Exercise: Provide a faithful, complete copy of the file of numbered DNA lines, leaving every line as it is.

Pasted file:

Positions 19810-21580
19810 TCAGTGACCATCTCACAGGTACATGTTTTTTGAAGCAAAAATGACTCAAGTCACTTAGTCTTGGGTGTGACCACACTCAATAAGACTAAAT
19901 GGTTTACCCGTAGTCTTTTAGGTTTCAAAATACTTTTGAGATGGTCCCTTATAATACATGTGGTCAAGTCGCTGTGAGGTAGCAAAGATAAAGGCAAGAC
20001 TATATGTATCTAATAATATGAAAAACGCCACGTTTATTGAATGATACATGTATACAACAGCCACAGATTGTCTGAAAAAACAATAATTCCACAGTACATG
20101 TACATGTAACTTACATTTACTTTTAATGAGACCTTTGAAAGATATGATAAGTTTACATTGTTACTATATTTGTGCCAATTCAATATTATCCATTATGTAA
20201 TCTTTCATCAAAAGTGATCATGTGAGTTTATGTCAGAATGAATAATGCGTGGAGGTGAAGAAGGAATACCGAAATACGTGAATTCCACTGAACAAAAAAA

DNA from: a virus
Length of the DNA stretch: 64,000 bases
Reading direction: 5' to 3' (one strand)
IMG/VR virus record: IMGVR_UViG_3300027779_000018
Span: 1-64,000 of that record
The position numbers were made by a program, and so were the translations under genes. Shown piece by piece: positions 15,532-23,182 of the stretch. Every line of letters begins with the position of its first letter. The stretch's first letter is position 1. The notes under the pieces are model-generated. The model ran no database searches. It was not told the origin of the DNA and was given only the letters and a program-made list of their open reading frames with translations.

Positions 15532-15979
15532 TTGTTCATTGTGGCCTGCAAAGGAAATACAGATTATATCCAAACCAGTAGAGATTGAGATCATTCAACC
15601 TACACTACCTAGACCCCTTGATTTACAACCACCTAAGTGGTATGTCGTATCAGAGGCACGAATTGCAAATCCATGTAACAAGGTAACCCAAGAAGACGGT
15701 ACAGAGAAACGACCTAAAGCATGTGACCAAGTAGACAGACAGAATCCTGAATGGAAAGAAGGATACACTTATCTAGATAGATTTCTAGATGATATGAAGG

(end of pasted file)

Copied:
Positions 19810-21580
19810 TCAGTGACCATCTCACAGGTACATGTTTTTTGAAGCAAAAATGACTCAAGTCACTTAGTCTTGGGTGTGACCACACTCAATAAGACTAAAT
19901 GGTTTACCCGTAGTCTTTTAGGTTTCAAAATACTTTTGAGATGGTCCCTTATAATACATGTGGTCAAGTCGCTGTGAGGTAGCAAAGATAAAGGCAAGAC
20001 TATATGTATCTAATAATATGAAAAACGCCACGTTTATTGAATGATACATGTATACAACAGCCACAGATTGTCTGAAAAAACAATAATTCCACAGTACATG
20101 TACATGTAACTTACATTTACTTTTAATGAGACCTTTGAAAGATATGATAAGTTTACATTGTTACTATATTTGTGCCAATTCAATATTATCCATTATGTAA
20201 TCTTTCATCAAAAGTGATCATGTGAGTTTATGTCAGAATGAATAATGCGTGGAGGTGAAGAAGGAATACCGAAATACGTGAATTCCACTGAACAAAAAAA

DNA from: a virus
Length of the DNA stretch: 64,000 bases
Reading direction: 5' to 3' (one strand)
IMG/VR virus record: IMGVR_UViG_3300027779_000018
Span: 1-64,000 of that record
The position numbers were made by a program, and so were the translations under genes. Shown piece by piece: positions 15,532-23,182 of the stretch. Every line of letters begins with the position of its first letter. The stretch's first letter is position 1. The notes under the pieces are model-generated. The model ran no database searches. It was not told the origin of the DNA and was given only the letters and a program-made list of their open reading frames with translations.

Positions 15532-15979
15532 TTGTTCATTGTGGCCTGCAAAGGAAATACAGATTATATCCAAACCAGTAGAGATTGAGATCATTCAACC
15601 TACACTACCTAGACCCCTTGATTTACAACCACCTAAGTGGTATGTCGTATCAGAGGCACGAATTGCAAATCCATGTAACAAGGTAACCCAAGAAGACGGT
15701 ACAGAGAAACGACCTAAAGCATGTGACCAAGTAGACAGACAGAATCCTGAATGGAAAGAAGGATACACTTATCTAGATAGATTTCTAGATGATATGAAGG